We are pleased to have taken part in the conference by facilitating a panel titled “Outlook on Pay for Success/Social Impact Bonds”—a panel that introduced Social Impact Bonds (SIBs) and discussed case studies pertaining to homelessness, recidivism, and workforce development. The panelists for this session included Jennifer LeSar, President and CEO of LeSar Development Consultants; Simonne Ruff, Director of the San Diego Corporation for Supportive Housing (CSH); Caroline Whistler, Co-Founder and Partner of Third Sector Capital Partners; Gary Graves, COO of Santa Clara County, and Zachary Olmstead, Office of Speaker-elect Toni Atkins.

Social Impact Bonds (SIBs) are an innovative social investment-financing tool that transfers program
performance risk from funder to implementer. Use of SIBs has the potential to increase the effectiveness of government resources spent on social programs, put greater focus on demonstrable results, and incentivize innovation in social outcome delivery. The SIB model is designed to deliver improved and clearly demonstrated results while limiting public expenditures for failing programs. This panel introduced SIBs, discussed case studies pertaining to homelessness, recidivism, and workforce development. Our speakers provided the audience with insight on how SIBs can be utilized for their organizations.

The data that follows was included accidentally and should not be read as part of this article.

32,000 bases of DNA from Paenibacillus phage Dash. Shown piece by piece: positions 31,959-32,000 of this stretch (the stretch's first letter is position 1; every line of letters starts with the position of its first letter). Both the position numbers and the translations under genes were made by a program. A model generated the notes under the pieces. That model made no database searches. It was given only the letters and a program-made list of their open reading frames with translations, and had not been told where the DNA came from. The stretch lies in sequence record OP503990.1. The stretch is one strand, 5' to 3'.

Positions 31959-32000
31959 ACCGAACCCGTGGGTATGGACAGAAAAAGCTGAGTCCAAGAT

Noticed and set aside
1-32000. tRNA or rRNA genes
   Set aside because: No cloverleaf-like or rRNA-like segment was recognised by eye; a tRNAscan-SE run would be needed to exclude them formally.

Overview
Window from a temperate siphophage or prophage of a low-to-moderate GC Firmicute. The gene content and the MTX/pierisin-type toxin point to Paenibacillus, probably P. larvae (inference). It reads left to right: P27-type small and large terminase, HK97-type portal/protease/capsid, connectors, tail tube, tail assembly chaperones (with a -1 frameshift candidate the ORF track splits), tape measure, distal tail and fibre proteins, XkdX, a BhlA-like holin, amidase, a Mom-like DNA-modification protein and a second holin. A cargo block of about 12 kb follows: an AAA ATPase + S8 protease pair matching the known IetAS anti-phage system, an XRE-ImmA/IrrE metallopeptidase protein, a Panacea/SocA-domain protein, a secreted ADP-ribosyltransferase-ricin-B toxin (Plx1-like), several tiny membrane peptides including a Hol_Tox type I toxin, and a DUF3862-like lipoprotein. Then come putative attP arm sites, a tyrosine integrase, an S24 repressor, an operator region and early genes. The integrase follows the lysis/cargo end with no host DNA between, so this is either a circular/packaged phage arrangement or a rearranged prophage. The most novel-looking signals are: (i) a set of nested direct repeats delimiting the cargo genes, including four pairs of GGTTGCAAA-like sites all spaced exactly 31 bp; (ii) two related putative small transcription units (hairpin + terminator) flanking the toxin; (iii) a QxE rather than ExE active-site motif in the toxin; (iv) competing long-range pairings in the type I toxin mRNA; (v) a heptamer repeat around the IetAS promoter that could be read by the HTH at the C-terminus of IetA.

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  • What’s everyone so excited about?
  • Systems Needed to initiate and/or participate with SIBs knowledge and capability to collect data and measure success + data integrity levels demanded
  • Public Agency or Success Payor commits to pay if specific social outcomes realizedIntermediary arranges transaction, identifying a promising service model to achieve specified outcomes, a qualifies service provider team, and convinces investors to put their money at risk in exchange for repayment plus a return.Investors float the cash to fund the program.If outcomes are realized, PA pays